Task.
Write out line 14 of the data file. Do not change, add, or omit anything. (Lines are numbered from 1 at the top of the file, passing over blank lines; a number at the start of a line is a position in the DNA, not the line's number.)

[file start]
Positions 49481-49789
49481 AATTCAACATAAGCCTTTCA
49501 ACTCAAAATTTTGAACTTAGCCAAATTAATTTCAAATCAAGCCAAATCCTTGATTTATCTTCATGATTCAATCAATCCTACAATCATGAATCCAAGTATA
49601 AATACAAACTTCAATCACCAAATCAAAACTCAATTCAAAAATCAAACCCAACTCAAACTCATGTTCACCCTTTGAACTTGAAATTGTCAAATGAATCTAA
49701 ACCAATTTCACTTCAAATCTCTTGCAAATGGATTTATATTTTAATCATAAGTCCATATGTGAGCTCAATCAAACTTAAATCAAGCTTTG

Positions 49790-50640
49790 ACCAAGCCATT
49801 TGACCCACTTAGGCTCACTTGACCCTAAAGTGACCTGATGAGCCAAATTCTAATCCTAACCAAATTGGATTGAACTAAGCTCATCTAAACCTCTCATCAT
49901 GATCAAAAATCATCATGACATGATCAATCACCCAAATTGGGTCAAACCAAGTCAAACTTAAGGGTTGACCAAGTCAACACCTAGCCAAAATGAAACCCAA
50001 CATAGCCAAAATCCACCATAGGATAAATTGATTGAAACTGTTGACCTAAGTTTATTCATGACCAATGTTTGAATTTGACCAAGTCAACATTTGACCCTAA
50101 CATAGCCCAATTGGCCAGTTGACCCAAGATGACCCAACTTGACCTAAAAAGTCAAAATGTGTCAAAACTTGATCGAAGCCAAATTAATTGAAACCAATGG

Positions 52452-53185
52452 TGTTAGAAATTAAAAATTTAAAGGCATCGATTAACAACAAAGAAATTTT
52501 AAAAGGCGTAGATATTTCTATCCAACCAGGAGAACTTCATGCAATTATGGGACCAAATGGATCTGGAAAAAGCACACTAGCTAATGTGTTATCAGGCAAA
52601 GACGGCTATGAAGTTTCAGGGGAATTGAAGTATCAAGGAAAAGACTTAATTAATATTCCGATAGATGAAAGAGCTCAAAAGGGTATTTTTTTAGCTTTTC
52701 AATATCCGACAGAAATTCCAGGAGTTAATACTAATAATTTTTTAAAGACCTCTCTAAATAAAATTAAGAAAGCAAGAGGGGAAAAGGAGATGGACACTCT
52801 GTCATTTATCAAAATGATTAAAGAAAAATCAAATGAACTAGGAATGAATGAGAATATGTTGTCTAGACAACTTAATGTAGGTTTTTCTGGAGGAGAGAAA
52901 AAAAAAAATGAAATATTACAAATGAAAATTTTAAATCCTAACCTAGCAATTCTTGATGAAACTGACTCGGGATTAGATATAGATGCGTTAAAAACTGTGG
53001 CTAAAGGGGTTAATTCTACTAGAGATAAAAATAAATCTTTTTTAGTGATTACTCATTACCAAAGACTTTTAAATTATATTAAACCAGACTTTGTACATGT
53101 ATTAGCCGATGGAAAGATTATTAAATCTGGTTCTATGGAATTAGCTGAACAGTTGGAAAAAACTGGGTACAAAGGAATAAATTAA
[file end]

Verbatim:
52501 AAAAGGCGTAGATATTTCTATCCAACCAGGAGAACTTCATGCAATTATGGGACCAAATGGATCTGGAAAAAGCACACTAGCTAATGTGTTATCAGGCAAA